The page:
One of the most common triggers for panic is the loss of control over a situation, such as being enclosed in small spaces from which one cannot escape by one’s own efforts. This may be the reason why one of the deepest human fears is being buried alive or, more recently, being stuck in a lift with no contact to the outside world. The latter also reflects the fear of losing control, which humans experience when being at the mercy of technological systems.
The Panic Box creates such a situation. After closing the door, the user is trapped inside the box and is asked to pass a reaction test in order to open the door. The situation intensifies with the release of a gas and the continuous drop in reaction results. However, since the test results are manipulated and the gas is a placebo, the only way to escape the box is to press a panic button, which raises an outside alarm. The machine creates a hopeless situation from which one can only escape by admitting one’s state of panic.
We increasingly voluntarily submit ourselves to the direct control of machines and technical systems such as alarm clocks or traffic lights, which regulate our private and social lives. Sometimes, however, this control can be more enforcing and can influence our behavior more directly. The voluntary submission under the control of machines can help us to attain or eliminate a certain behavior that we are unable to achieve on our own due to a lack of motivation or will. In this way, the machine becomes an external motivation device, similar to a personal trainer or coach, which not only encourages us, but also makes us change our behavior.
The Pace Maker is a training device to improve the performance of an extreme workout. It consists of a facial mask with a valve and an embedded pedometer, which counts the amount of steps per time-frame. The valve opens or closes depending on the stepping speed of the user, which is set at the beginning of the training. If the speed is too slow, the device starts to suffocate the user, which then mobilizes all power reserves.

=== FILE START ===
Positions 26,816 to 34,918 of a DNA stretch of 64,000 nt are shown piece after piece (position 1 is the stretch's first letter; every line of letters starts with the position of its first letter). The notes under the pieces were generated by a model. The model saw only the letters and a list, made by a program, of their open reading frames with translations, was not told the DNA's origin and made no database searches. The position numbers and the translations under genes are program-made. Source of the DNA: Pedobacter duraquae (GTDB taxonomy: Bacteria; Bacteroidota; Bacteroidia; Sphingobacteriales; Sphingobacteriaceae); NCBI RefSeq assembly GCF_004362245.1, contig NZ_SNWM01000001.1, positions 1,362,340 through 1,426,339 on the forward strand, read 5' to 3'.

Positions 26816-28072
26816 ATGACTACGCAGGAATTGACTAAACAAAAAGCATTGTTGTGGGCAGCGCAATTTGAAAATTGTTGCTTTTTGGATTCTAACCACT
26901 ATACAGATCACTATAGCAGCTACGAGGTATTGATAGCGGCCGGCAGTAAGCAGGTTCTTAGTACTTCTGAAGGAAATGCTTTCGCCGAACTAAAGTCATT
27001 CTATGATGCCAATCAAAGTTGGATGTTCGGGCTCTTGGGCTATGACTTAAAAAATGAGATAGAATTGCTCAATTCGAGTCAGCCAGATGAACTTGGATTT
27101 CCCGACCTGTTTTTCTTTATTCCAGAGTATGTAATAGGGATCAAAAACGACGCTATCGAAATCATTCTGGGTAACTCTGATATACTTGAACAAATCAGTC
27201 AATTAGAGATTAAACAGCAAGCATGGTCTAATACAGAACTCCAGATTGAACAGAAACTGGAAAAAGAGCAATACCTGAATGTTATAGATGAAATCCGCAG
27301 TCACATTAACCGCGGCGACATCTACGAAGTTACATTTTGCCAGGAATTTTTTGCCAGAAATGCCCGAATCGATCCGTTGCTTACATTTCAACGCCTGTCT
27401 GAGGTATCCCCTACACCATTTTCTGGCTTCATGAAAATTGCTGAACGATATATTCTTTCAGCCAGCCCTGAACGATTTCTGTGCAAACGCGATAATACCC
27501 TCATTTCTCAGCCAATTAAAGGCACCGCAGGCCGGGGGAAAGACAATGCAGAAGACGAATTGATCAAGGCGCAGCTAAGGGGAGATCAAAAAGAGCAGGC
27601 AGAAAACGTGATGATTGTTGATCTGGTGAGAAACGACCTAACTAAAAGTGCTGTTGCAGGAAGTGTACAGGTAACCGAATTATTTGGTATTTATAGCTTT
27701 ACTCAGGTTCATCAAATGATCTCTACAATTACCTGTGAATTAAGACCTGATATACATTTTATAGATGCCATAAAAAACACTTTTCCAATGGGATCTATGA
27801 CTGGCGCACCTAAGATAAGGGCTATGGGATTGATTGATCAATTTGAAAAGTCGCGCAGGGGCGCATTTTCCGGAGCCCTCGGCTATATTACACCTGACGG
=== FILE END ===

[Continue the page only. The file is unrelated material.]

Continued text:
Some of our fears, however, are very hard to grasp, since they are so removed from everyday experience and rational thinking. Nevertheless, we try to quantify these diffused fears through technical warning and prediction systems which allow us to grasp and manage them. These systems include risk assessment scales, weather prediction systems and crime statistics. On the one hand, these systems allow us to address and manage our fears, but on the other hand, these systems might also trigger fears that would otherwise remain unnoticed.
Threat Alert is a device that turns the abstract fear of catastrophes and terror into a tangible experience. Linked to a governmental warning system, the device displays the current national threat-level on a color-coded scale. Thereby, the individual citizen is kept in a hypochondriac condition of permanent readiness and alertness. In addition to the display, a wearable device can be used during the night, which wakes up the user by pinching the skin should the threat-level rise.
Read more about this topic in the publication Dealing With Fear.